Although the West’s leaders, for whom the mercenary end seems to justify the mercenary means, knows all of this and more, they still shame-facedly pose as honest brokers and as some kind of guardian angels to the region’s minorities and moderate Sunnis, even as they and their allies supply weapons of death to the jihadists who are slaughtering them and cleansing them from their ancestral homes.

The Western media’s idea that there are moderate rebels in Syria is likewise utterly contemptible. War has always radicalized and brought out the worst, not the best in humans. The rule of the bomb and the bullet is the antithesis of reason and all the more so when the West is determined to divide the region on confessional lines. Arming Syrian Sunnis, ostensibly because they are the majority, is, of course, a recipe for sectarian slaughter, as is the dictatorship of the majority premise it is based on. It is to accentuate, rather than to mitigate the region’s fault lines and to let out the dogs of war on an unimaginable scale. It is to ensure minorities have no rights, unless they can be corralled into their own Bantustan, complete with the types of ephemeral rights and mountains of obligations West Bank Palestinians are all too familiar with.

Though all of that may seem unimaginable to most ordinary people, it is the game plan on The Road to Persia. The illegal, opportunistic and ill-thought out sanctions on and war in Iraq directly caused the deaths of over a million children, the infamous collateral damage to that war that now barely warrant a footnote from those who comment on it. A million dead Iraqi children, forgotten by all as if they never existed and never had simple dreams, pleasures, pastimes, hopes and aspirations like the rest of us.

As in Iraq, so shall it be in Syria, which is being dismembered into confessional mini states as part of the Road to Persia project for, although the fog of war might make it hard to say who is currently winning the war, the ordinary people of Syria are definitely its big losers. Not only are their sons being captured and beheaded by the Chechen and Tunisian mercenaries plaguing their land but America’s sanctions, which play the good cop to the bad Chechen cop, continue to destroy their quality of life. Many of Syria’s most vulnerable, the old and the very young, have to beg for scraps from the tables of pavement cafes, where the diners are often little better off than themselves. The Syrian soldiers look like they have not slept in a year and middle-class and middle-aged families have to elect to let their parents and children die rather than give them what, for us, would be routine surgery.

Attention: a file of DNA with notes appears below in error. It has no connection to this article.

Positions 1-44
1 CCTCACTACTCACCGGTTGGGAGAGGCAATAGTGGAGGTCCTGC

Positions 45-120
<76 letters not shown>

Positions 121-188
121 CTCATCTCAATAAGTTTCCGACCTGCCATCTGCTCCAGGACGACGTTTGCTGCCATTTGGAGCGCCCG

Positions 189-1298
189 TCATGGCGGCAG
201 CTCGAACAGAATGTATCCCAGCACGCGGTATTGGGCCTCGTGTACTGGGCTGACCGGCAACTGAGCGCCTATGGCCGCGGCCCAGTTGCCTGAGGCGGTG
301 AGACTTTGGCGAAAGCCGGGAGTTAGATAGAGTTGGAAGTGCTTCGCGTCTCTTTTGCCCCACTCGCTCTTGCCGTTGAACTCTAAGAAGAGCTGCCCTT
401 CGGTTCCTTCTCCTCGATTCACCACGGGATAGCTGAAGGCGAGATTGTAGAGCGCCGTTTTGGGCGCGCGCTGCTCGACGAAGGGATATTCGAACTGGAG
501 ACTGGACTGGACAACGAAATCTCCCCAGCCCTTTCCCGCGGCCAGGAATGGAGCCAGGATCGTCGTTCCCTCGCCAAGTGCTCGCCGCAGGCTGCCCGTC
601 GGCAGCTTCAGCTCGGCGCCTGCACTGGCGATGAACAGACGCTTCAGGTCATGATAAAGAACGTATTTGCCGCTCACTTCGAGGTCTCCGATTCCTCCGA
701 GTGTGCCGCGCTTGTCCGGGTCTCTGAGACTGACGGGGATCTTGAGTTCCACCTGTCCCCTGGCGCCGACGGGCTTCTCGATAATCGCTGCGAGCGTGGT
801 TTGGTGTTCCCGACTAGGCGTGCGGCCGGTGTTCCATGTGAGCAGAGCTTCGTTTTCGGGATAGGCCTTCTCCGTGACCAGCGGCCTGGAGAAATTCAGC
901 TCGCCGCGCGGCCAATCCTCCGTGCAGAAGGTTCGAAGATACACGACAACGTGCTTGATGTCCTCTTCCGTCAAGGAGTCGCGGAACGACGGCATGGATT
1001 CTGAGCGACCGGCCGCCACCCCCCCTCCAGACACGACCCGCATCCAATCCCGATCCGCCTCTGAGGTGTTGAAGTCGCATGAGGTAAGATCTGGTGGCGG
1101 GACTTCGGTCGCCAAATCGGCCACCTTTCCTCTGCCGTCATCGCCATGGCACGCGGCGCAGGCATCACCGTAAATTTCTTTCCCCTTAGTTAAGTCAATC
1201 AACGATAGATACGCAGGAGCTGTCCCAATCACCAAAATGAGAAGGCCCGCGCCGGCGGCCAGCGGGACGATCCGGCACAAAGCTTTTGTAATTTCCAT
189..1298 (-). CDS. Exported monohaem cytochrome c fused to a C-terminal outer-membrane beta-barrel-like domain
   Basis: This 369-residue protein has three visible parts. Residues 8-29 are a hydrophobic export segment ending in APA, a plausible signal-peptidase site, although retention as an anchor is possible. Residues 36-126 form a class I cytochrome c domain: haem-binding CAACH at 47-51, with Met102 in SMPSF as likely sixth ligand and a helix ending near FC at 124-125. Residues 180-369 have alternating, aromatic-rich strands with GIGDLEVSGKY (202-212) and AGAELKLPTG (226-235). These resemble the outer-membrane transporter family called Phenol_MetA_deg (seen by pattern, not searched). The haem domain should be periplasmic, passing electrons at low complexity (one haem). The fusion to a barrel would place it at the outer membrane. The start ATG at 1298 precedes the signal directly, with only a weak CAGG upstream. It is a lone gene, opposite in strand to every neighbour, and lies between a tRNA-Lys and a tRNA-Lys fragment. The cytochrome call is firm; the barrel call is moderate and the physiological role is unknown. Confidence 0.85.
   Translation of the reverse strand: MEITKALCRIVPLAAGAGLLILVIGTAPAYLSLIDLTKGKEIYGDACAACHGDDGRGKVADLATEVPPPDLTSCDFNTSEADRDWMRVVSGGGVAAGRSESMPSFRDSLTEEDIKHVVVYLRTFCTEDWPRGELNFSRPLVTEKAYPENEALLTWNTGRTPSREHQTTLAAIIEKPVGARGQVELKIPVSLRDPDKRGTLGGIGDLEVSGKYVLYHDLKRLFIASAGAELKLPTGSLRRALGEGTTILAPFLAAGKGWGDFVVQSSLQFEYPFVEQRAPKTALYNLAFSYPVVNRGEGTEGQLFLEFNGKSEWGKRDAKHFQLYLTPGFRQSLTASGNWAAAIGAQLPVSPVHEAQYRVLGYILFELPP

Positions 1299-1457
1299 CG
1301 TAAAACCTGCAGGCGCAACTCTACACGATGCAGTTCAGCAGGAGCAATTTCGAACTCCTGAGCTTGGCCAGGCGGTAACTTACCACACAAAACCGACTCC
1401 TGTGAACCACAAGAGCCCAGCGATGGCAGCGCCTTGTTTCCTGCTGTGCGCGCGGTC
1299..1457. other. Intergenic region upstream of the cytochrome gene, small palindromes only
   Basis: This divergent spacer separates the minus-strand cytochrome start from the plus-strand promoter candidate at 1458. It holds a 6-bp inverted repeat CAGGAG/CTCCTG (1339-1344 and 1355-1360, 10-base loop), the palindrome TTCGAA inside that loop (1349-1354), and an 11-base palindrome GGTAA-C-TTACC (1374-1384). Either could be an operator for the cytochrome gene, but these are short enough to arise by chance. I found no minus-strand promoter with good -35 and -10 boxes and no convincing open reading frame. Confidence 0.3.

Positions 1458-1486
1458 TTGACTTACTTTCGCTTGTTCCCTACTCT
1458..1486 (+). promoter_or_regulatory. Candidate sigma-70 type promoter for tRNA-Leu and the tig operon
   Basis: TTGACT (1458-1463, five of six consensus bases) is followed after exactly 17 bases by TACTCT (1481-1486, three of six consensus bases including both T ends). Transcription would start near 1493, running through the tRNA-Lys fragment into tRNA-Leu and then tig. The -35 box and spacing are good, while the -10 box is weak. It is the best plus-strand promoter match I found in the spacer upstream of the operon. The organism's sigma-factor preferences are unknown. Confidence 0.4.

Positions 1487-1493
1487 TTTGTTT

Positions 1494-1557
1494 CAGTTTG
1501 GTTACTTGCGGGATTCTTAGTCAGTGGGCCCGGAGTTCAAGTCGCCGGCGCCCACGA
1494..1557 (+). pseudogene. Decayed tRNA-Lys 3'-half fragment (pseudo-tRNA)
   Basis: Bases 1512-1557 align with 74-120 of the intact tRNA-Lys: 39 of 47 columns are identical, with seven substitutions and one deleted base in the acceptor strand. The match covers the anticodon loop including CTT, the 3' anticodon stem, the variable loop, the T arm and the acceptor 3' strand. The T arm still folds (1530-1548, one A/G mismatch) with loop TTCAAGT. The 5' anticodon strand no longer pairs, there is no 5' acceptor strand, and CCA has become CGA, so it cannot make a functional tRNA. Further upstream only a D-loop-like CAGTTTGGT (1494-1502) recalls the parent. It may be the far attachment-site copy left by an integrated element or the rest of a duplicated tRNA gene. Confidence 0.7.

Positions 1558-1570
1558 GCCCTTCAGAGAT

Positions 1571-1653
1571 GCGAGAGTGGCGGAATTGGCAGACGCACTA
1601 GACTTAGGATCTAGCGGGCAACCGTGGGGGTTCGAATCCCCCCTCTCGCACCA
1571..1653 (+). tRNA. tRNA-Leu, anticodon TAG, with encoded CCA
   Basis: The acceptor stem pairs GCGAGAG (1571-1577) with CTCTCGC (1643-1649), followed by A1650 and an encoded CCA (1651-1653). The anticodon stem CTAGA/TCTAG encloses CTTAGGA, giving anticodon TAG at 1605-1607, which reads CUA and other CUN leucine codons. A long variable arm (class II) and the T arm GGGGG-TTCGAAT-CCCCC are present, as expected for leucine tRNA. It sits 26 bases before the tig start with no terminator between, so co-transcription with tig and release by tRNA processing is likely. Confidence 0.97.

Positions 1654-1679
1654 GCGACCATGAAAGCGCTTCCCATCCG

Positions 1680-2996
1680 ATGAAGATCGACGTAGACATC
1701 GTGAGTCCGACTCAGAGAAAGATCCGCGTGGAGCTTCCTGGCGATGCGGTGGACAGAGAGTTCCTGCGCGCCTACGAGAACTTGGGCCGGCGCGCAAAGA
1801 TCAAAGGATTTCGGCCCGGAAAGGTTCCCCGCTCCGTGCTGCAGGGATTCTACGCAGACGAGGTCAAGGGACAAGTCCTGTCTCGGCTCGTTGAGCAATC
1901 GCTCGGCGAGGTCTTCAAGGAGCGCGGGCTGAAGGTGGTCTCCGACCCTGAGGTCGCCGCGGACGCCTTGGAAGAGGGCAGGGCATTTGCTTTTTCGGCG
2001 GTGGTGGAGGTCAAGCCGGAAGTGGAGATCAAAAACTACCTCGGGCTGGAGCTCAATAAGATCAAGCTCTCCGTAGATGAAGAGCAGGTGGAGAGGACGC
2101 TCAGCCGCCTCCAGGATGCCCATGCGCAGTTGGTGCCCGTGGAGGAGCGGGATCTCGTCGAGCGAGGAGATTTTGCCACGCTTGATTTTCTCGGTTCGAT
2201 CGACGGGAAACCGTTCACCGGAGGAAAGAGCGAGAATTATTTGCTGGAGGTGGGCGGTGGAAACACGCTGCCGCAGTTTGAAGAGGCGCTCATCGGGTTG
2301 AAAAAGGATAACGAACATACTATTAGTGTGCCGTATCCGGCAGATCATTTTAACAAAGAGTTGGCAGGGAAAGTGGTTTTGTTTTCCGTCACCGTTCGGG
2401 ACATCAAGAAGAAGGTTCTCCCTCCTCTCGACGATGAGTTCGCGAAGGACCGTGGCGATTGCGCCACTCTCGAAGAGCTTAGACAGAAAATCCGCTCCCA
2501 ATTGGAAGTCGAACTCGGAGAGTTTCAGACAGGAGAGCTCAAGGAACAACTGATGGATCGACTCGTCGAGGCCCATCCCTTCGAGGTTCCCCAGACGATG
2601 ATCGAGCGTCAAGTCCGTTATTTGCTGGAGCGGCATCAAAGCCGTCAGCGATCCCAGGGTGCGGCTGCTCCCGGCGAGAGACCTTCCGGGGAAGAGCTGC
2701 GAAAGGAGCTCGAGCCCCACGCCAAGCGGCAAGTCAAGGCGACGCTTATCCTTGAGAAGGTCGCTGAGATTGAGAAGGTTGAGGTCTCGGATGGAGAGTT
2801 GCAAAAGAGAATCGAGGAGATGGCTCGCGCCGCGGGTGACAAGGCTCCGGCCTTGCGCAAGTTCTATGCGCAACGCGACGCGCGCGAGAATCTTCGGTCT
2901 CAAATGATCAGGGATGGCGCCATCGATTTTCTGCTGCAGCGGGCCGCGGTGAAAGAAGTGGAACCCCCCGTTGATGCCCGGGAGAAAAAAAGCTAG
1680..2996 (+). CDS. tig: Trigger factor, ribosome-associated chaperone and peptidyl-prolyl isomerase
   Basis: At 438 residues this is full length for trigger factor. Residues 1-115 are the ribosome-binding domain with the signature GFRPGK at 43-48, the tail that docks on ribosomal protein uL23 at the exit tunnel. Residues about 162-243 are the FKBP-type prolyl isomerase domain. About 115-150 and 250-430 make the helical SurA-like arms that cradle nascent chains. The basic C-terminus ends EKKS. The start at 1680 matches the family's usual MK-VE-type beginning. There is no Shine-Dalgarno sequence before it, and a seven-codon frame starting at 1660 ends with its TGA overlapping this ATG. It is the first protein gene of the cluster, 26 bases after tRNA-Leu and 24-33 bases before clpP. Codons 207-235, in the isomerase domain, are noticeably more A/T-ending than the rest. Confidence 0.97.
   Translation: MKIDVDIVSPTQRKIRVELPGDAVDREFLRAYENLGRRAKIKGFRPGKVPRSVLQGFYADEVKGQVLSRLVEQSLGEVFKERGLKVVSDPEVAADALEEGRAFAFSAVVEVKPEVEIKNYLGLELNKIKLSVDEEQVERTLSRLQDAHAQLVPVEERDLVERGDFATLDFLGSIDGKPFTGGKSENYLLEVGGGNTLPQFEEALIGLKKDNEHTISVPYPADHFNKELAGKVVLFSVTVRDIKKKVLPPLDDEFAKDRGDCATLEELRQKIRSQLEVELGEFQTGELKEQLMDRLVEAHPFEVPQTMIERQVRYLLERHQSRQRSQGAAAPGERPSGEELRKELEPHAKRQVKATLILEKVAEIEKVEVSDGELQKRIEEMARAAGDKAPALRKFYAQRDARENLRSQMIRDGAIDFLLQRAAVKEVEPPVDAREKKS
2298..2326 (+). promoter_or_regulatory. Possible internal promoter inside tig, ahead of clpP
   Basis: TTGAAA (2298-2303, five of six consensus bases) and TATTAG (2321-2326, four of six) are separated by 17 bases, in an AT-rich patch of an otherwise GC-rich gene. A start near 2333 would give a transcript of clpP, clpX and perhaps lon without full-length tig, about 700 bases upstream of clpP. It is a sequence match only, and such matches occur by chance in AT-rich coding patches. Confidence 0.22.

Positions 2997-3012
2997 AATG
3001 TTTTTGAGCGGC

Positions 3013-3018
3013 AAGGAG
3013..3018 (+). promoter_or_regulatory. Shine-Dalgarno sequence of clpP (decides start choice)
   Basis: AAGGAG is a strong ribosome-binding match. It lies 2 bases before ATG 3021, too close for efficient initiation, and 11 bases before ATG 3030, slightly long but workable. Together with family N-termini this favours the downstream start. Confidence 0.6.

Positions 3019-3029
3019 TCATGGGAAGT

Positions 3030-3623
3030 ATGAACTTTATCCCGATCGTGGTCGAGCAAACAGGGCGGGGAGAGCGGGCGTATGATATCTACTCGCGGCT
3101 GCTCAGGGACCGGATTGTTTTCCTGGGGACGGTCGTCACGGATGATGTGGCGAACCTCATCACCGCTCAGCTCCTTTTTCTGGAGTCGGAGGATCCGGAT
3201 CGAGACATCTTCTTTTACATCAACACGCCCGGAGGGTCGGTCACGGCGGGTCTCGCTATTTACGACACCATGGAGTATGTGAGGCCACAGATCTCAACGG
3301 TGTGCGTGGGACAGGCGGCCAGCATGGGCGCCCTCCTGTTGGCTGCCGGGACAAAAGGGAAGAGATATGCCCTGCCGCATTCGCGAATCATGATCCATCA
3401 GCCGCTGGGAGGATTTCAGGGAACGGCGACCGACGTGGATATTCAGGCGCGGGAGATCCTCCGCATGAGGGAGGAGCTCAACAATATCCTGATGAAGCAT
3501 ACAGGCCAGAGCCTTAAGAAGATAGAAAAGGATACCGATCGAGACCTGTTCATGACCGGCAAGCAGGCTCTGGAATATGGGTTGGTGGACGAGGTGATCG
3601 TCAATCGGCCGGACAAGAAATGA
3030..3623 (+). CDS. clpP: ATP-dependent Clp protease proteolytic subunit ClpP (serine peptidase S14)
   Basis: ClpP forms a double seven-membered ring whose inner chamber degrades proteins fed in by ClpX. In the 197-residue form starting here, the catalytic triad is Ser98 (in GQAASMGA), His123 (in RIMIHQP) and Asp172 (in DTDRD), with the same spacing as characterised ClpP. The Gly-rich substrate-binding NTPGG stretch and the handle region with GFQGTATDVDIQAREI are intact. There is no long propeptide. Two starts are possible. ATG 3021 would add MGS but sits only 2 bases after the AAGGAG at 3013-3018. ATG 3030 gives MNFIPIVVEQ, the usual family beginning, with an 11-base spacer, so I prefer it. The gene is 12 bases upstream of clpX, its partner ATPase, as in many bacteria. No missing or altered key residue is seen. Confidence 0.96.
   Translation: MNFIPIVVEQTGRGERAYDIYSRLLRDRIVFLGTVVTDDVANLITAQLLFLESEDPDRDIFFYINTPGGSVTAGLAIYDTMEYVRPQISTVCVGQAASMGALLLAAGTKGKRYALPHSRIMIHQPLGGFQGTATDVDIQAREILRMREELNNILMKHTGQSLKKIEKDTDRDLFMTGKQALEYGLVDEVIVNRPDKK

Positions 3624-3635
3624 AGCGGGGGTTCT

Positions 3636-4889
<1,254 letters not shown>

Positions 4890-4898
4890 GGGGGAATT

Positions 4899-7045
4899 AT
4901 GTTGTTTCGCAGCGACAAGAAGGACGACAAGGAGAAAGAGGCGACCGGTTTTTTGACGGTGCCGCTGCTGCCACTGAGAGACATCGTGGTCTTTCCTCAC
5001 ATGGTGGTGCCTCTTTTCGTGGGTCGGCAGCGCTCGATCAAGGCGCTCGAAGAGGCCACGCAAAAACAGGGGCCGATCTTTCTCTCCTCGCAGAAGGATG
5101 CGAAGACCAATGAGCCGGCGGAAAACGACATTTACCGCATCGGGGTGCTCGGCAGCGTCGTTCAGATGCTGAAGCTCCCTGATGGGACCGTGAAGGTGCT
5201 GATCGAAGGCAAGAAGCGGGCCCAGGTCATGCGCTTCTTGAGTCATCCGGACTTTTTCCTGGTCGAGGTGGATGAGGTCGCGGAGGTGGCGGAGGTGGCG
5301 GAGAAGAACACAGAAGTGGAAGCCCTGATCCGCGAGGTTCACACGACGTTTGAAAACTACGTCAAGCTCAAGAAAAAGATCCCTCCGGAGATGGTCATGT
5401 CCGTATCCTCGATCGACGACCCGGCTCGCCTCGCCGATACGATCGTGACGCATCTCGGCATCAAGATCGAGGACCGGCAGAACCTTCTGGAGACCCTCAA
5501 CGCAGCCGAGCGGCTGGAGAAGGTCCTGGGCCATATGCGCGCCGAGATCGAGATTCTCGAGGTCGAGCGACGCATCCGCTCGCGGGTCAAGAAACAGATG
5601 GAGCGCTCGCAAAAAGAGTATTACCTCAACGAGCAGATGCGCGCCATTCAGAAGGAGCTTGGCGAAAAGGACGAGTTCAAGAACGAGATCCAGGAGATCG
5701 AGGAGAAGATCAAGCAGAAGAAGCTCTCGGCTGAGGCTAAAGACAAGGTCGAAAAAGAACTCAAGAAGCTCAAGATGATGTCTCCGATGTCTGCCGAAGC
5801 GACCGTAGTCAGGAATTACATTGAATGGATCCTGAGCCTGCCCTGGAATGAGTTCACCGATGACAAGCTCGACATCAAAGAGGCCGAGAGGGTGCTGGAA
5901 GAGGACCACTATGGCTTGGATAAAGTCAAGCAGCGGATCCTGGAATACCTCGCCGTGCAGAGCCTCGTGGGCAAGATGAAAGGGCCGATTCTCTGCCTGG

Syria resembles Byzantium in its death throes. The Armenian town of Kasab has had scores of its inhabitants beheaded, and its old folk taken as hostages to Turkey where they were paraded, like the war trophies they were, in front of the American ambassador. I met an English teacher there who used to get her simple kicks by singing and playing the organ in church. Her church is now gutted and the organ split into smithereens after the rebels made a propaganda video about it. Her school has been torched as have all the books and other primitive instruments of learning it was home to. The school children have even had their teddy bears stolen by the rebels and they are quite rightly fearful about their futures, if, indeed, they have one. Conversation in Kasab is not about Real Madrid or Barcelona, Cher or Kim Karadashian but is mostly about how the rebels looted every single home, how they scrawled their messages of hate on every single wall and what neighbours were tortured and murdered and where and why.

The why is the easy part. The Armenians of Kasab were butchered and their village dismembered to let them and the uncaring world know that Turkey can repeat this exercise any time it sees fit. Those Armenians who have returned are thinking of leaving again and wondering is there any port in the world that will give them refuge from the Saudi-funded storm overwhelming them.

Kasab’s children are a nice lot, as children usually are. They know the score, as we say in Ireland and it shows in their nervous twitches. They hear the nearby shelling, the machine gun fire and the artillery and they see the wounded Syrian soldiers being evacuated. Because they know that they too might have to be again evacuated, they have been uprooted, their childhoods sacrificed on the altar of America’s ruthless foreign policy.